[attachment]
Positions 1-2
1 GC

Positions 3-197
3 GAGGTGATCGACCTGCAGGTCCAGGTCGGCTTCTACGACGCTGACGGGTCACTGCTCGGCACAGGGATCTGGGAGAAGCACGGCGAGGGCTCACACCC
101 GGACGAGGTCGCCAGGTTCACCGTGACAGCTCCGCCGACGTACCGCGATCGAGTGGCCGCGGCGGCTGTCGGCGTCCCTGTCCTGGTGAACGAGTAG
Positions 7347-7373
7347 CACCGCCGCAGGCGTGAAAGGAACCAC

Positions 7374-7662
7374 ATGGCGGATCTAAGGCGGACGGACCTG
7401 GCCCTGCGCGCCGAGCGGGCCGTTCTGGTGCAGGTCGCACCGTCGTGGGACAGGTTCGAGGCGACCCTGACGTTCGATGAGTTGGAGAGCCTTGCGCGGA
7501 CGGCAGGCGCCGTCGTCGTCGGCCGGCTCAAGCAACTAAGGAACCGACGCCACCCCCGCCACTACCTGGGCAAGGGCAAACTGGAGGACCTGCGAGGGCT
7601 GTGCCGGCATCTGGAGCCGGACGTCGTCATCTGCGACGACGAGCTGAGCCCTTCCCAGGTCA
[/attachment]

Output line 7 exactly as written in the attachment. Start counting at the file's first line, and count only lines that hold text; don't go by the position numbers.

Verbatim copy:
7347 CACCGCCGCAGGCGTGAAAGGAACCAC